As Italian cities prepare to host a packed calendar of concerts and festivals this summer, health experts are questioning whether such events should actually take place given the high risk of transmission associated with mass gatherings.

READ ALSO: What tourists in Italy need to know if they get Covid-19

“Rescheduling these types of events would be the best thing to do right now,” said Massimo Ciccozzi, Director of Epidemiology at Campus Bio-Medico University of Rome. 

The summer wave is expected to peak in mid-July but, Ciccozzi warns, the upcoming live events might “delay [the peak] until the end of July or even beyond” and extend the infection curve.

Antonello Maruotti, Professor of Statistics at LUMSA University of Rome, recently shared Ciccozzi’s concerns, saying that live events as big as Maneskin’s scheduled Rome concert are “definitely not a good idea”. 

The Italian rock band are slated to perform at the Circus Maximus on Saturday, July 9th but the expected turnout – over 70,000 fans are set to attend the event – has raised objections from an array of Italian doctors, with some warning that the concert might cause as many as 20,000 new cases.

If it were to materialise, the prospected scenario would significantly aggravate Lazio’s present medical predicament as there are currently over 186,000 Covid cases in the region (nearly 800 patients are receiving treatment in local hospitals). 

Italian rock band Maneskin performing in Turin

Italian rock band Maneskin are expected to perform at the Circus Maximus in Rome on Saturday, July 9th. Photo by Marco BERTORELLO / AFP

But, despite pleas to postpone the event, it is likely that Maneskin’s concert will take place as scheduled.

Alessandro Onorato, Rome’s Tourism Councillor, said that rescheduling is “out of question” and that “all recommendations from the local medical authorities will be adopted” with the help of the event’s organisers and staff on the ground.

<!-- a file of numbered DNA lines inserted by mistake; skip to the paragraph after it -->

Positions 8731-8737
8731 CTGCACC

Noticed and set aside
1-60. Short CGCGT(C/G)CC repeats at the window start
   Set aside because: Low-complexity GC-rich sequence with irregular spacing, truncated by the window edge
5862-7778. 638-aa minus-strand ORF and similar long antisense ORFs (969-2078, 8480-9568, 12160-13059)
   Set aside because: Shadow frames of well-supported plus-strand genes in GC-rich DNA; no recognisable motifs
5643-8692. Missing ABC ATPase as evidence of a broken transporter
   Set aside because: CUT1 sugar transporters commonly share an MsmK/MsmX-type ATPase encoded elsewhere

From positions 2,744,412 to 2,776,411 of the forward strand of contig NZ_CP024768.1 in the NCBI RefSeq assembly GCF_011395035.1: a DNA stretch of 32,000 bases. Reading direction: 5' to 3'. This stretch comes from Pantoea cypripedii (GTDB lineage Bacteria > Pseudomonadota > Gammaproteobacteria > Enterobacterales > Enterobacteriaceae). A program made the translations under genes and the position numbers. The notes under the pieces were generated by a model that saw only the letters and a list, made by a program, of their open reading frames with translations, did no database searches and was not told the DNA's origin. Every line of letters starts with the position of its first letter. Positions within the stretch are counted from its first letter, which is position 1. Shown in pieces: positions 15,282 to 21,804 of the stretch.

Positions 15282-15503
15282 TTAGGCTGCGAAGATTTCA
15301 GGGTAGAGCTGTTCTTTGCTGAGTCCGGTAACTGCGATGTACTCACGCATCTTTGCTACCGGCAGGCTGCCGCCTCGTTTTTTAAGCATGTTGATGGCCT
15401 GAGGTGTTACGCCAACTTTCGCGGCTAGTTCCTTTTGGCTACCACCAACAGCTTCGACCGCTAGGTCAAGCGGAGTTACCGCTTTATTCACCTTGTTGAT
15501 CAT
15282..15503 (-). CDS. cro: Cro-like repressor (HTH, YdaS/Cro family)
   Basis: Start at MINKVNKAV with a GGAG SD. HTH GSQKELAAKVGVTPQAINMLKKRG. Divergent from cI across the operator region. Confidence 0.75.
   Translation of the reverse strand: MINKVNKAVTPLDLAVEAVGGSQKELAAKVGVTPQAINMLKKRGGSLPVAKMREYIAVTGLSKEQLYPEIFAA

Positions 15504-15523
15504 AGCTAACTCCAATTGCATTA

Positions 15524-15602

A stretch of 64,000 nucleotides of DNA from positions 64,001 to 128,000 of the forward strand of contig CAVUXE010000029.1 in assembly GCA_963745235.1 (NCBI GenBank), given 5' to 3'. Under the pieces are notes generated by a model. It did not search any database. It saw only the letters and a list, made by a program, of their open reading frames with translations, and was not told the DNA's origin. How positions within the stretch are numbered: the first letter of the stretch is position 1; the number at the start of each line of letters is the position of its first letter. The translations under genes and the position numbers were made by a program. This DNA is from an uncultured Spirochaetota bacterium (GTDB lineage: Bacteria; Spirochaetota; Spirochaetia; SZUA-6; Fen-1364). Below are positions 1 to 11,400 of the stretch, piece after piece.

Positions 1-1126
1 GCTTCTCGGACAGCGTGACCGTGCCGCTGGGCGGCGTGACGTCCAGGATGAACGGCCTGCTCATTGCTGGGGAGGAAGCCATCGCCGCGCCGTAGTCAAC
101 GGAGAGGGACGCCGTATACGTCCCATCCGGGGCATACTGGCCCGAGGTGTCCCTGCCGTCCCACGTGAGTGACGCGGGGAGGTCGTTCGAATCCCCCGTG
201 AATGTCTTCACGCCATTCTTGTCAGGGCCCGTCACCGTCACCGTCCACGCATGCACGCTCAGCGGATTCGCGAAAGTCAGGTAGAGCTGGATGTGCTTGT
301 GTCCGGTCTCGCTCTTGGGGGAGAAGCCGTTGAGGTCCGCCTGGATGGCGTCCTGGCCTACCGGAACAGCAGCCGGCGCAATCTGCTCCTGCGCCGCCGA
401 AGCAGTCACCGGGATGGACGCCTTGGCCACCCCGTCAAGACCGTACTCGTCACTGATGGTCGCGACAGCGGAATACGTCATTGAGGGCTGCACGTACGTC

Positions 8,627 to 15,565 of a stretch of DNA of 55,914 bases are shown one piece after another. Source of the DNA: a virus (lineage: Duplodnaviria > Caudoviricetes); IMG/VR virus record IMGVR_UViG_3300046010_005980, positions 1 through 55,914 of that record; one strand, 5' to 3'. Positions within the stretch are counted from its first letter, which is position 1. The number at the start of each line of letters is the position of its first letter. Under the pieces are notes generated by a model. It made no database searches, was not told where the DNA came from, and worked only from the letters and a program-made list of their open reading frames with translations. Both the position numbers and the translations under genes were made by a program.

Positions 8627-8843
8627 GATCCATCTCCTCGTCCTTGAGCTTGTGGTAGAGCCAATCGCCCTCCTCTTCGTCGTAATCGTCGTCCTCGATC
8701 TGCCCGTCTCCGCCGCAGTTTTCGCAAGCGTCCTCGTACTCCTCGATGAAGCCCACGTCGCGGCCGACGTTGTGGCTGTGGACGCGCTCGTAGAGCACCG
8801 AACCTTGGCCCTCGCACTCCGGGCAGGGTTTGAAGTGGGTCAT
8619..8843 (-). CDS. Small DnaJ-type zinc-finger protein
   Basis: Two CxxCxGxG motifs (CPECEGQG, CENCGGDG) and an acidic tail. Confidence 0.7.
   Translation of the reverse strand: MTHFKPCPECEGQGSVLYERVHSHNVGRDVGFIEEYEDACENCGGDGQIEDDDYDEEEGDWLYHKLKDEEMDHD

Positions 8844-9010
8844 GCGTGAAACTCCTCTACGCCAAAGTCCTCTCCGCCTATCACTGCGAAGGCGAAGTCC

At the time of writing, there is also no indication that the Italian government will consider postponing other major live events scheduled to take place in the coming weeks, though the situation is evolving rapidly and a U-turn on previous dispositions can’t be ruled out.

READ ALSO: At a glance: What are the Covid-19 rules in Italy now?

On this note, it is worth mentioning that Italy has now scrapped all of its former Covid measures except the requirement to wear FFP2 face masks on public transport (though not on planes) and in healthcare settings.

The use of face coverings is, however, still recommended in all crowded areas, including outdoors – exactly the point that leading Italian doctors are stressing in the hope that live events will not lead to large-scale infection.

Antonio Magi, President of Rome’s OMCEO (College of Doctors, Surgeons and Dentists), said: “Our advice is to wear FFP2 masks […] in high-risk situations.”

“I hope that young people will heed our recommendations and think about the health risks that their parents or grandparents might be exposed to after the event [they attend].”